2023 marks 50 years since the great Jonah Barrington lifted his final piece of silverware at the British Open. Ahead of this year’s edition of the ‘Wimbledon of Squash’ – which kicks off on April 9 – RJ Mitchell caught up with Jonah to discuss his memories of that final triumph.
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The 2023 British Open is one which is particularly poignant for the great Jonah Barrington as it marks the 50th anniversary of his sixth and final success at the game’s most historic championship.
While the great man’s almost two-and-a-quarter hour, five-game triumph over his arch-rival Geoff Hunt in 1972 was his most memorable, Barrington’s systematic 9-4, 9-3, 9-2 destruction of Gogi Alauddin a year later represented his most decisive display in the game’s premier tournament.
Reflecting on this moment, Barrington believes that producing such a compelling performance – which had many seasoned observers suggesting his dominance would extend for years – made it tougher to accept that this was to be his final triumph at the event which he ranks above all others.
The 1973 championship saw Barrington defeat Ken Hiscoe in a bruising five game semi-final, but the shock of the tournament came in the other last four encounter when Alauddin edged Hunt over four increasingly tense games.
And while Alauddin was able to weave a spider’s web of intricate and accurate shot-making around the great Aussie, Barrington, struggling with the effects of a cold, resolved to take the game to his Pakistani opponent from the outset.
As Barrington recalled, the impact was spectacular: “Without a doubt ’73 was my most decisive performance in a British Open final.
“With Gogi I knew I could control the centre of the court and that if I took the volley on he could not cope with that. In his mind I was the fittest player on the circuit and I wouldn’t break down like other players when he was moving them around and weaving his web.
“I felt totally in the zone and was putting balls away, including three overhead nicks with two on the backhand high, if memory serves. Poor Gogi just wasn’t at the races.
“The real pressure for this one came after my semi-final with Hiscoe because afterwards I started to feel increasingly unwell with a very heavy cold and my wife Madeleine got eucalyptus and dosed me through the night with it.
“Then when I went on court I had a handkerchief laced with eucalyptus and maybe that was what put poor old Gogi off!
“But it cleared me and because I didn’t want the match to be extended, I took control of the middle of the court and I never relinquished it. The rest is history, as they say.”
Yet while Barrington’s destruction of the out-gunned Alauddin may have been brutal, 50 years later the squash legend has nothing but respect for his former foe: “Gogi was unbelievably light, and at less than eight and a half stone, ridiculously nimble. He also had a marvellous squash brain and moved the ball with such a soft stealthy skill, it was a one-off technique.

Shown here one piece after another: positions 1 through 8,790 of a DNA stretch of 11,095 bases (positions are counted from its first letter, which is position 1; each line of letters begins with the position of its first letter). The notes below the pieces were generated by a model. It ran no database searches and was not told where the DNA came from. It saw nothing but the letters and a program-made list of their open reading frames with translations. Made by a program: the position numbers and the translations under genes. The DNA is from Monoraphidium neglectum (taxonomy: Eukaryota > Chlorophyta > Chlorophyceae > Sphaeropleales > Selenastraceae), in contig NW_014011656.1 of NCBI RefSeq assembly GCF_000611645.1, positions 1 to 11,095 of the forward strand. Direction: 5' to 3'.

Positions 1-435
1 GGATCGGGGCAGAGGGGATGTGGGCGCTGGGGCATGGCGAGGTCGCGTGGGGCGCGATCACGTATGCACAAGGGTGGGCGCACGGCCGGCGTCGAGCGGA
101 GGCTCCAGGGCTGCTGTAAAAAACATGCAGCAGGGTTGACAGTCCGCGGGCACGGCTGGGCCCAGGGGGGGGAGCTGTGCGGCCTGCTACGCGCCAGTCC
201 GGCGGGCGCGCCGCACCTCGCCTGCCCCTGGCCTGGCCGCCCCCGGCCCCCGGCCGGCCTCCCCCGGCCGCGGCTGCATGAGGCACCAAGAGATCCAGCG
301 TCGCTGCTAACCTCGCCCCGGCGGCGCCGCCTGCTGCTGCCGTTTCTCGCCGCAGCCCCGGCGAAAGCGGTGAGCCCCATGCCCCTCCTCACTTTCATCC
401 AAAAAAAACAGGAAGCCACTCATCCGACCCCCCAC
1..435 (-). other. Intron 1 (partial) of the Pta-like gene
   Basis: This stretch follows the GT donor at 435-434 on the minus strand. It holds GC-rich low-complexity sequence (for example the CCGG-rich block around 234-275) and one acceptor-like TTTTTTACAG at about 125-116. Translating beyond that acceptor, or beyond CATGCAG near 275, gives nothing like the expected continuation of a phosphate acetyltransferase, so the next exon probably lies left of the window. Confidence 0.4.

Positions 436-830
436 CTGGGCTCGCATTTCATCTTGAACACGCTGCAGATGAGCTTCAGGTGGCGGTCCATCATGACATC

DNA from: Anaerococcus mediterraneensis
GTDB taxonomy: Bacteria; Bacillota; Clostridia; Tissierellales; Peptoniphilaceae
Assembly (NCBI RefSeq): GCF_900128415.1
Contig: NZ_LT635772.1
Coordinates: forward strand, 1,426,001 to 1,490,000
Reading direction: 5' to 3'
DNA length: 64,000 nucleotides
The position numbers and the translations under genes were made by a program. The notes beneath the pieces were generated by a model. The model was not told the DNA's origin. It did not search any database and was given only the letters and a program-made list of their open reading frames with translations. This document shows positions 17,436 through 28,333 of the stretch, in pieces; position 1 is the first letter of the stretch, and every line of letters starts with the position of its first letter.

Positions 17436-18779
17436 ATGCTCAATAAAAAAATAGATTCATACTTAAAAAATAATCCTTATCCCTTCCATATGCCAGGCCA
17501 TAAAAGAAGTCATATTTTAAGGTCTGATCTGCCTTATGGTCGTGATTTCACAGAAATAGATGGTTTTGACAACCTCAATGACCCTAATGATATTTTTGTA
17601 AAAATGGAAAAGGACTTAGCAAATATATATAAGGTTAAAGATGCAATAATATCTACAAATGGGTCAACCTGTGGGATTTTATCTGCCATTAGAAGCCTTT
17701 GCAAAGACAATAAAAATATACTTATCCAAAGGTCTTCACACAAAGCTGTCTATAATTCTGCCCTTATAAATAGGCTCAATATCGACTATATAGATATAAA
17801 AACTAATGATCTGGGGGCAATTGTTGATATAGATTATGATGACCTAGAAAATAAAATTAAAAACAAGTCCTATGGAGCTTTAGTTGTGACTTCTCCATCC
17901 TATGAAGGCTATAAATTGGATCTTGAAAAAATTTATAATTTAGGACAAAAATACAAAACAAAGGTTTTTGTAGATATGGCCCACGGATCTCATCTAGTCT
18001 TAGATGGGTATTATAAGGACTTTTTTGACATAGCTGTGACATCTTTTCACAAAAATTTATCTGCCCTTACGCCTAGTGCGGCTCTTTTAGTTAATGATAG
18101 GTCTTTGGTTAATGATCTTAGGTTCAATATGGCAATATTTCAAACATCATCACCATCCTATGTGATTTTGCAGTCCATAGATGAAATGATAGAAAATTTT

“Today’s players wouldn’t have known what was happening if they played Gogi! I remember in Canberra, he was playing Hiscoe and I was up in the gallery watching the knock-up and after about 30 seconds I was hearing comments like: ‘Well this isn’t going to take long! Hissa will eat this little fellow for breakfast!’
“So the Aussies were really disparaging about Gogi but poor old Hiscoe – who was a wonderful player to watch with a fascinating game and a murderous attacking boast – was completely out-foxed by this little pipe-cleaner with a technique that was just totally different.
“Gogi’s big problem was that when he hit the ball hard you knew it was coming because he had to wind up so much to get the power, but he had such soft control over the ball and he just weaved a web. In modern terms, Ali Farag would be the most similar in style to Gogi and he just mesmerised you. So I was very pleased to put him away in straight games.”
This triumph was to prove the end of Barrington’s British Open dominance, and the 81-year-old concludes that his match with Alauddin saw him reach his peak performance.
“If someone had told me that ’73 was going to be it, I would never have thought so, not at all.” Barrington says.
“All I ever had in my mind was that I was going to work to get better and I did feel I had a lot more to develop. But there is a saying and that is: ‘You only know your peak when it’s gone.’
“Did I ever play better than that tournament? Well, there was so much that came together, and everything was good, and I was playing with so much clarity, but ultimately that proved to be my peak.
“I did feel I was in a position to win a lot more, but I developed a back problem and it proved not to be.”